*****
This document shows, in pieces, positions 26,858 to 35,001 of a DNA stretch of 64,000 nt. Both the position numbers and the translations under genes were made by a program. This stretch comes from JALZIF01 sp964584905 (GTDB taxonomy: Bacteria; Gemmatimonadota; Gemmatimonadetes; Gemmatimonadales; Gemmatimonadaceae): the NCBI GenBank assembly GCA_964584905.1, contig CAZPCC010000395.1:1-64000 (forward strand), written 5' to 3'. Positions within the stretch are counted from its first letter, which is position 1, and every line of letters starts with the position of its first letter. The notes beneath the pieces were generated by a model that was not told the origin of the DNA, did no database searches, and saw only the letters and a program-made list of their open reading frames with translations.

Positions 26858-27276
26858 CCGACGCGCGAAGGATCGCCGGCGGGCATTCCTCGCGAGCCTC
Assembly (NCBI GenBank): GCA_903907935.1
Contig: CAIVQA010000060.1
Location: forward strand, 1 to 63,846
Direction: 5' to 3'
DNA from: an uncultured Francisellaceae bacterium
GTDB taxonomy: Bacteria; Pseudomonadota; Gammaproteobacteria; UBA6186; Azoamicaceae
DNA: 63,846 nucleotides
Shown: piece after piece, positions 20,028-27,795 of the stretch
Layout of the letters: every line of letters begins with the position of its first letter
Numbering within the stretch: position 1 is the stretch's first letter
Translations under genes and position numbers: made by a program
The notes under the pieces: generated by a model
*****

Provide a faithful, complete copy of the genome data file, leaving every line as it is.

This document shows, in pieces, positions 26,858 to 35,001 of a DNA stretch of 64,000 nt. Both the position numbers and the translations under genes were made by a program. This stretch comes from JALZIF01 sp964584905 (GTDB taxonomy: Bacteria; Gemmatimonadota; Gemmatimonadetes; Gemmatimonadales; Gemmatimonadaceae): the NCBI GenBank assembly GCA_964584905.1, contig CAZPCC010000395.1:1-64000 (forward strand), written 5' to 3'. Positions within the stretch are counted from its first letter, which is position 1, and every line of letters starts with the position of its first letter. The notes beneath the pieces were generated by a model that was not told the origin of the DNA, did no database searches, and saw only the letters and a program-made list of their open reading frames with translations.

Positions 26858-27276
26858 CCGACGCGCGAAGGATCGCCGGCGGGCATTCCTCGCGAGCCTC
Assembly (NCBI GenBank): GCA_903907935.1
Contig: CAIVQA010000060.1
Location: forward strand, 1 to 63,846
Direction: 5' to 3'
DNA from: an uncultured Francisellaceae bacterium
GTDB taxonomy: Bacteria; Pseudomonadota; Gammaproteobacteria; UBA6186; Azoamicaceae
DNA: 63,846 nucleotides
Shown: piece after piece, positions 20,028-27,795 of the stretch
Layout of the letters: every line of letters begins with the position of its first letter
Numbering within the stretch: position 1 is the stretch's first letter
Translations under genes and position numbers: made by a program
The notes under the pieces: generated by a model